Articles 1 - 2 of 2
Full-Text Articles in European History
"To Conceive With Child Is The Earnest Desire If Not Of All, Yet Of Most Women": The Advancement Of Prenatal Care And Childbirth In Early Modern England: 1500-1770, Victoria E.C. Glover
Theses and Dissertations
This thesis analyzes medical manuals published in England between 1500 and 1770 to trace developing medical understandings and prescriptive approaches to conception, pregnancy, and childbirth. While there have been plenty of books written regarding social and religious changes in the reproductive process during the early modern era, there is a dearth of scholarly work focusing on the medical changes which took place in obstetrics over this period. Early modern England was a time of great change in the field of obstetrics as physicians incorporated newly-discovered knowledge about the male and female body, new fields and tools, and new or revived ...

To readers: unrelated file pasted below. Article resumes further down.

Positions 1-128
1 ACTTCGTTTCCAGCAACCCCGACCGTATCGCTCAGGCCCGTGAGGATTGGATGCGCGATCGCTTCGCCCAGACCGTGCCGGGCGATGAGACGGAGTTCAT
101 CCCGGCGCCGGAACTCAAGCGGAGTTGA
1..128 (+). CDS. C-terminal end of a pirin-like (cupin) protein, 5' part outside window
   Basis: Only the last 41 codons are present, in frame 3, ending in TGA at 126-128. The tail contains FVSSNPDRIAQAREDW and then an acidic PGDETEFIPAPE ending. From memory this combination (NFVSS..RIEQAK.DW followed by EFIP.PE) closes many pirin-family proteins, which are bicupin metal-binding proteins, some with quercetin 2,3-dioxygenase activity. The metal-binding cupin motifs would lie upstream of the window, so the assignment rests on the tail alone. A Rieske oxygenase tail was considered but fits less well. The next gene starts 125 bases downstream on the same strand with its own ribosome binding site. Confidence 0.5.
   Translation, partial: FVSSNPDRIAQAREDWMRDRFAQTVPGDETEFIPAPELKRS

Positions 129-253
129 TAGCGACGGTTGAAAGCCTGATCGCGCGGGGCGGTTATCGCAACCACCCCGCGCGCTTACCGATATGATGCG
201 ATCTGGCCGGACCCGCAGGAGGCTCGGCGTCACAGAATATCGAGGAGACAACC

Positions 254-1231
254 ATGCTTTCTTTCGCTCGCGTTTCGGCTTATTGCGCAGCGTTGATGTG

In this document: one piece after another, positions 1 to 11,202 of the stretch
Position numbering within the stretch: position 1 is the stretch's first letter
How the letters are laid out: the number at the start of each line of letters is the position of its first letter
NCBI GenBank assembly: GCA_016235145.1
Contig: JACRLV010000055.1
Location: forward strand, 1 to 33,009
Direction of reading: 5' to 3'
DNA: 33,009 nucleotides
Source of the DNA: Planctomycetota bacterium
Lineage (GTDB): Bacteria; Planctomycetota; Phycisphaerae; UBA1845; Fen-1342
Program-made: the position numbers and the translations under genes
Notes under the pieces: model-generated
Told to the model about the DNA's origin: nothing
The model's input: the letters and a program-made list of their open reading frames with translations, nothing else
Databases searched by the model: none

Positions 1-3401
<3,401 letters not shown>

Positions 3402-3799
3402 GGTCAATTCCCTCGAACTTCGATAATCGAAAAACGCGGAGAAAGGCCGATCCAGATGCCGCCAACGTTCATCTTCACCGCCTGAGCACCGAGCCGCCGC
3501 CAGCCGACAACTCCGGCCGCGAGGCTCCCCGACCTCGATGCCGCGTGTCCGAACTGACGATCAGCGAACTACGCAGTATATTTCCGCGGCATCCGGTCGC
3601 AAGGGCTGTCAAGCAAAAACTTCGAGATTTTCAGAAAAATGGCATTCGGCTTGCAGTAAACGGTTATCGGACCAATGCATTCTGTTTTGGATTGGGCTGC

Modernizing Midwifery: Managing Childbirth In Ontario And The British Isles, 1900–1950, Gwenith Cross
Theses and Dissertations (Comprehensive)
This dissertation considers the differences, as well as the similarities, between midwifery and childbirth practices in Ontario and in Britain in the first half of the twentieth century. Addressing the modernization of medical practices on either side of the Atlantic, the periodization of this project reflects the increasing concerns about maternal and infant morbidity and mortality alongside medical and political attempts to ensure the involvement of trained medical professionals during pregnancy and childbirth. In Britain, the establishment of the 1902 Midwives Act regulated midwifery so that only midwives approved by the Central Midwives’ Board were allowed to practice. British midwives ...